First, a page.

Honors Projects


Audra GillFollow


The HIV/AIDS epidemic in sub-Saharan Africa has been a public health crisis for decades, accounting for well over two-thirds of all HIV cases worldwide. About 13.4% of South Africa’s general population is living with HIV/AIDS, driving the purpose of this project to investigate why a country regarded by the United Nations as having a mid-to-high economic status is struggling with an issue that is widely referred to as a socio-economic crisis. Funded by the Hoskins Global Scholars program and BGSU Honors College, this project served as an experiential learning opportunity with Child Family Health International, a global partner of the Economic and Social Council of the United Nations. This project examined the South African healthcare system through the lens of its HIV/AIDS crisis via healthcare rotations in the city of Durban, Kwazulu-Natal. The findings of the project support that poor social determinants of health greatly exacerbated the HIV/AIDS epidemic, yet surprisingly revealed that many South African citizens, healthcare providers and educators attribute the severity of the country’s epidemic to the restriction of antiretroviral medications - a political decision made in the early 2000s that that the South African healthcare system is still dealing with the repercussions of to this day, even as the country grows in economic status and international recognition.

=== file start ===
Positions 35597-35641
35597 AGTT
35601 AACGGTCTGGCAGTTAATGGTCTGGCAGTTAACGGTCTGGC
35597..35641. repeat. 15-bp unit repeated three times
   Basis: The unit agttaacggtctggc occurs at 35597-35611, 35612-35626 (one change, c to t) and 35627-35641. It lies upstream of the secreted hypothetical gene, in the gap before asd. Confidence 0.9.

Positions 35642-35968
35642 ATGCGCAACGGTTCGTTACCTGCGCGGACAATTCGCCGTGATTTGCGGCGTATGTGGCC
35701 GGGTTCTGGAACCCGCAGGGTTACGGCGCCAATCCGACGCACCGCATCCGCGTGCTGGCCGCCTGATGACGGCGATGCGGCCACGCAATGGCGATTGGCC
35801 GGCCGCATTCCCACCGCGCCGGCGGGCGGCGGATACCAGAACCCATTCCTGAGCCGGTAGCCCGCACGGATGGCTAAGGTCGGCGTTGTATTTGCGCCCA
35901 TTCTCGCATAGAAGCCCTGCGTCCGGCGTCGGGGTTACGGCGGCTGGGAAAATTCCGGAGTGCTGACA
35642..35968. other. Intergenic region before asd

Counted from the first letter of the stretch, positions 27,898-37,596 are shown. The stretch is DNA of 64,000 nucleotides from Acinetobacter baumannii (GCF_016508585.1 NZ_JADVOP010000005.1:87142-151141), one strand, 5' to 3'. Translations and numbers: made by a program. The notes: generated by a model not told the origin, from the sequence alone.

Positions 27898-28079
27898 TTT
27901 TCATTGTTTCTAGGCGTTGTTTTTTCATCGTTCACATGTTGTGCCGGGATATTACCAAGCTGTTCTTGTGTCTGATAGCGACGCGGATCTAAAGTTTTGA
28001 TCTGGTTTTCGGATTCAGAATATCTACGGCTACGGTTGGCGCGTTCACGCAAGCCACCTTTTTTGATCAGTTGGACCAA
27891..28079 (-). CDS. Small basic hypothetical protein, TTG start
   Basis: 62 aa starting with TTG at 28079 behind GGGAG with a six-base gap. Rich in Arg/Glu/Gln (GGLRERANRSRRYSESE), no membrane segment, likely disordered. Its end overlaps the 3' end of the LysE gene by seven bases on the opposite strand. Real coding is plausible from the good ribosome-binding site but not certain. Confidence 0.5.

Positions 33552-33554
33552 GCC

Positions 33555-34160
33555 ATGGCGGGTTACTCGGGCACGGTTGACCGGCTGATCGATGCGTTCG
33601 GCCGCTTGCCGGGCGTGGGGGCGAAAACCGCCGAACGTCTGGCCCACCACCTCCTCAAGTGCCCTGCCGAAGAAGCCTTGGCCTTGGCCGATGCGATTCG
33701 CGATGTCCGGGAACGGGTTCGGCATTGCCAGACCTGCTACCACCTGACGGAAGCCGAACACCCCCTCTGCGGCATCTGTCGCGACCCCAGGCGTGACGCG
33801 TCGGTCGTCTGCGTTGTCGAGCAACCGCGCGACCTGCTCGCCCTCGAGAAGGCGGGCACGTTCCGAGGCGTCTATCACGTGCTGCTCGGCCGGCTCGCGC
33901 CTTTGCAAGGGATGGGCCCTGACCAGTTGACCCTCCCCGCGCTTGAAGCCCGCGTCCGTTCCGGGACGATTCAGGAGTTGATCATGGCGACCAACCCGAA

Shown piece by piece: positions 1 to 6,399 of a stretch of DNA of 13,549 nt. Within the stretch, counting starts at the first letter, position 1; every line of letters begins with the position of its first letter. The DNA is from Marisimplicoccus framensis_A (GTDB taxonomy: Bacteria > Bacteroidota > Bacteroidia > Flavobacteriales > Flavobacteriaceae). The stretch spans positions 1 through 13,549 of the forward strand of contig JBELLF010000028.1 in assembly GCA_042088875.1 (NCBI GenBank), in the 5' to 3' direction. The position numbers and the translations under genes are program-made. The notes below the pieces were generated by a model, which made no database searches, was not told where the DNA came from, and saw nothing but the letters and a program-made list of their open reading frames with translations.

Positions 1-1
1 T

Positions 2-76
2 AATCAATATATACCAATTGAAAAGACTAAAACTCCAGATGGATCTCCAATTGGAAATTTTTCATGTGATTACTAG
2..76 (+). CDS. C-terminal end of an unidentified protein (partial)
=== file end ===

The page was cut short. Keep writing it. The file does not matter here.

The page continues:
Public and Allied Health


Public Health

First Advisor

Sharon Schaeffer

First Advisor Department

Public and Allied Health

Second Advisor

Tim Brackenbury

Second Advisor Department

Communication Sciences and Disorders

Publication Date

Spring 5-11-2020

Included in

Public Health Commons